Citizens for Local Democracy
Principles governing municipal/provincial financial relationships
At a time when the province is proposing to alter radically its financial relationships with municipalities and particularly to download financial responsibilities, it is important to set out the principles which have governed these relationships. In past decades, provincial governments have generally recognized the separate nature of local government and have not acted unilaterally in the field of financial relationships, but have attempted to reach amicable agreement.
The principles governing these relationships have not previously
been set down, but have proceeded according to unwritten assumptions
which we believe are fairly summarized below, followed by a brief
Municipalities are the first order of government within the Canadian political system, and exist to provide residents control over a wide range of local matters as well as being entrusted to discharge other duties. The following statements describe the principles that have generally established the terms of the municipal/provincial financial relationships:
Section 92(8) of the British North America states that the Legislature
may `exclusively make laws in relation to.... municipal institutions',
but nothing in the constitution gives a province the power to abolish
municipalities or local governments against the will of those served
by those governments, or impose new responsibilities without their
consent. Nothing in the constitution says that municipalities are
a 'creature' of the provincial government to be reshaped according
to the whim of provincial politicians. The Ontario government does
not have the moral
1. Municipal governments are elected by and accountable to their local citizens for the expenditure of locally generated tax revenues. Accordingly, changes to what services are funded by locally generated tax revenues require the agreement of municipal councils.
For instance, if the Ontario provincial government wishes to re-organize how the costs of income redistribution programs are paid, it must first get the agreement of municipalities to these changes. The provincial government has no right to impose unilaterally new program expenditures on an unwilling partner.
2. Property tax revenue is the major source of municipal revenue, and must remain in the control of municipalities. Property tax revenue may not be used as a revenue source by the provincial government.
The proposals for changing education financing entirely violates this principle by assuming that the province will use property tax revenue from non-residential properties to pay for the costs of a provincially controlled education system.
3. In general, universal programs addressing problems of health care and income distribution should be funded by sources of taxation that are progressive and based on ability to pay, such as income and corporate taxes, and should be spread across as broad a population base as possible.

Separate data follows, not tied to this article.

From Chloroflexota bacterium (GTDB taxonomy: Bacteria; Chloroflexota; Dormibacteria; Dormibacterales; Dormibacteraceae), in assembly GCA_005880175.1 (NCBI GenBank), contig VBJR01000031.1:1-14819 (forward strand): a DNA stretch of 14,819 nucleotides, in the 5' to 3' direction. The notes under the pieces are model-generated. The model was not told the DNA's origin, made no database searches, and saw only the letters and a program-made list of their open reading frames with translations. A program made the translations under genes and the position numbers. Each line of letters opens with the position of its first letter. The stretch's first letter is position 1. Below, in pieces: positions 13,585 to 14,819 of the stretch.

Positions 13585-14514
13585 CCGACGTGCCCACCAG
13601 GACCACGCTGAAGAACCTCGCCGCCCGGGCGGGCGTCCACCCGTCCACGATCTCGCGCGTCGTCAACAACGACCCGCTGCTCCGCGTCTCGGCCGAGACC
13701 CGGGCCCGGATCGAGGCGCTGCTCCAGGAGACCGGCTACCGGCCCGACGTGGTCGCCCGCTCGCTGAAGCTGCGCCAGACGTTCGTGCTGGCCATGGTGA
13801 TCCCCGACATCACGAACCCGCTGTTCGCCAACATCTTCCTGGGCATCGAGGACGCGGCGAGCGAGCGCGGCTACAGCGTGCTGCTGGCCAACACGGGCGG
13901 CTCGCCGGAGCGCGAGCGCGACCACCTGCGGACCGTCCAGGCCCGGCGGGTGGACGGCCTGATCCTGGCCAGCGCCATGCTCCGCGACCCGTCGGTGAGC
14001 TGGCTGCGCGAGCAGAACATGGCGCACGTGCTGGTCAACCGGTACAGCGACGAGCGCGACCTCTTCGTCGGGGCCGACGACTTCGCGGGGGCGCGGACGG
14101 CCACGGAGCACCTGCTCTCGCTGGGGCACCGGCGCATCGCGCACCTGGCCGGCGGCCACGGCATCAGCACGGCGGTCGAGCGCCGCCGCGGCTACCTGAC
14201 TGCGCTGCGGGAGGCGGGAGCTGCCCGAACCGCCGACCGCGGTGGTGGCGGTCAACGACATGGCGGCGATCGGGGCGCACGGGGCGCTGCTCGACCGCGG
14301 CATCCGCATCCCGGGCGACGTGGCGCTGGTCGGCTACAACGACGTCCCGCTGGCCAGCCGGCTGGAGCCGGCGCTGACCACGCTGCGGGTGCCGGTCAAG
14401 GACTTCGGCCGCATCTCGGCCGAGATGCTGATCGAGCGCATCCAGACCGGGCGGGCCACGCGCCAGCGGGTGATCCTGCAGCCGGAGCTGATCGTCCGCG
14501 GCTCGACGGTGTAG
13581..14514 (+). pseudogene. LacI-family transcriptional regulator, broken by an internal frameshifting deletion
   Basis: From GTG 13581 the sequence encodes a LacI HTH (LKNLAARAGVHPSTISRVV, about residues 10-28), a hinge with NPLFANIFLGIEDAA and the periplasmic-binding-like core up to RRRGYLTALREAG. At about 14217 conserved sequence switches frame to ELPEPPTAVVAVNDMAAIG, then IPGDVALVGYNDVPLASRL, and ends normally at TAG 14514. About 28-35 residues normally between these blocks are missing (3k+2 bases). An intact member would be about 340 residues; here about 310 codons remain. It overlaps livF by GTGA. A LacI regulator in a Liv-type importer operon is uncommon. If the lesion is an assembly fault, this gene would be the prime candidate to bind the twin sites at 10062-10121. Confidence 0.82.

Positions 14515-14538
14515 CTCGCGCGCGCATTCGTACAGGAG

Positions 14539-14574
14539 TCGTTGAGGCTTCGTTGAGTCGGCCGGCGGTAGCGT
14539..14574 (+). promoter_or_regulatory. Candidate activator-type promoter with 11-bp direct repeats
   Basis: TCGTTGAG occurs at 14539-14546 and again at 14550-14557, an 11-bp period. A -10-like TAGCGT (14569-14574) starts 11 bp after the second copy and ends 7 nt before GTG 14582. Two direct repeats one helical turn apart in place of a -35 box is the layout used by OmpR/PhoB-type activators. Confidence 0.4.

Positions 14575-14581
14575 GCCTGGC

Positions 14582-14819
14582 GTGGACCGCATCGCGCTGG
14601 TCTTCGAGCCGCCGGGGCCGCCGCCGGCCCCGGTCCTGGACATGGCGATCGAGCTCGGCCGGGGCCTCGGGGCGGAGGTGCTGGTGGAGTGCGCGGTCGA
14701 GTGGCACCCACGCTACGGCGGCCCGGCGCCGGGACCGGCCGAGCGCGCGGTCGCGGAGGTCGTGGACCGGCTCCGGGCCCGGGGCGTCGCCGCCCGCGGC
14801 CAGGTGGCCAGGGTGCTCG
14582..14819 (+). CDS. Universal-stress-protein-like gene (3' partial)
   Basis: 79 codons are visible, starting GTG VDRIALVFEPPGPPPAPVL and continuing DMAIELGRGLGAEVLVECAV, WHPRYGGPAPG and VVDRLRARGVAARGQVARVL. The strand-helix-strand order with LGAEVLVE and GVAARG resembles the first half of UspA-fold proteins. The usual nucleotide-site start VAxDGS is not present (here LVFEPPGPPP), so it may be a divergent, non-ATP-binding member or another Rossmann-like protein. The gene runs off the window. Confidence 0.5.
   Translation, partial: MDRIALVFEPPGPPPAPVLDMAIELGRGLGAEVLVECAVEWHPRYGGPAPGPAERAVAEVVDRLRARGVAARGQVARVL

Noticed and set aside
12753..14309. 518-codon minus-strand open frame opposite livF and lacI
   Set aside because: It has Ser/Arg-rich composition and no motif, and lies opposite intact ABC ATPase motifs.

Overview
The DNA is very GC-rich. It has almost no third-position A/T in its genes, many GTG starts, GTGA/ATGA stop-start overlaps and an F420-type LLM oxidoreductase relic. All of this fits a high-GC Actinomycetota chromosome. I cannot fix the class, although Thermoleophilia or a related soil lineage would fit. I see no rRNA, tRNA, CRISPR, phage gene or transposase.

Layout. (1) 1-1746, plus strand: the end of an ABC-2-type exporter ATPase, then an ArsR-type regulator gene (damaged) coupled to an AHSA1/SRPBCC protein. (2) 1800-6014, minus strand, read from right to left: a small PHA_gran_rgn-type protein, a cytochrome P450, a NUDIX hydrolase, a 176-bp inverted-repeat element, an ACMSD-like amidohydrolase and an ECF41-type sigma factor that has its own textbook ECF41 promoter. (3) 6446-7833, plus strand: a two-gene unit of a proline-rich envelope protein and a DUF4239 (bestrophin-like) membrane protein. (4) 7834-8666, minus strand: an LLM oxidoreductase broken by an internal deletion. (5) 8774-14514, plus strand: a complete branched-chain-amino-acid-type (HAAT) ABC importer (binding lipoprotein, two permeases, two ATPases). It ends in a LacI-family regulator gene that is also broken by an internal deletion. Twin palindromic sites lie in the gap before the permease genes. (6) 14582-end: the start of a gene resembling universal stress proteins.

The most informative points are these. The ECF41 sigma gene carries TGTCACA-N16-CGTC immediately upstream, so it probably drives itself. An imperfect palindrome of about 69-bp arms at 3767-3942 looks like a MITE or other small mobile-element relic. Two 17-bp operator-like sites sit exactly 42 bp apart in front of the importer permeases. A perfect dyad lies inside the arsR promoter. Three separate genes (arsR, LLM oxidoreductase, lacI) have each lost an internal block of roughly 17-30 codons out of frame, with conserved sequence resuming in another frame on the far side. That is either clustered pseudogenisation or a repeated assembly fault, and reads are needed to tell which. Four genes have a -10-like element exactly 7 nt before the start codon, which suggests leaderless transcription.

Some people believe there is a small degree of progressiveness
in property taxes - more expensive properties pay more taxes in
a system based on market values - but most people recognize that
at best, property taxes are not very progressive, and are inappropriate
for supporting universal social programs. Further, the costs of
4. The development of proposals to significantly change the municipal/provincial financial relationship should begin with the establishment of a process involving a wide range of interests led by locally elected representatives chosen by councils and municipal organizations, and representatives of service agencies and other interested groups and persons. The process should start with a full and independent study of problems, opportunities, alternatives and impacts.
The changes being proposed by the Ontario provincial government are without any foundation - there is not a single report the government can point to which reviews problems, opportunities, alternatives or impacts. Not one single report. As a result, there can be no intelligent discussion.
5. The study and any proposals to significantly change the municipal/provincial financial relationship should be publicized and made widely available to all affected municipalities and their citizens. A meaningful public consultation process should provide full opportunities for a full discussion by citizens, permit the securing of other information if needed, and encourage citizen input.
To begin discussing how the proposed downloading relationship
will be changed, the Ontario government has refused to provide any
comprehensive report on its proposals. It has then carefully hand-picked
a few elected councillors and friends who agree with its drift and
direction, people do not represent the vast number of
6. In discussing changes to municipal/provincial financial relationships, care must be taken to protect public assets and the contractual interests of third parties.
Some social programs contractually involve third parties - non-profit housing companies, for instance, have contractual relationships for the management and provision of social housing. Many employees have contractual arrangements securing terms of employment. Changes affecting these contractual obligations should only be made with the consent of such third parties.
Changes might also imply the disposal of public assets such as sewage and water facilities. Protections must be built into discussions to ensure the public interest is protected.
Citizens for Local Democracy
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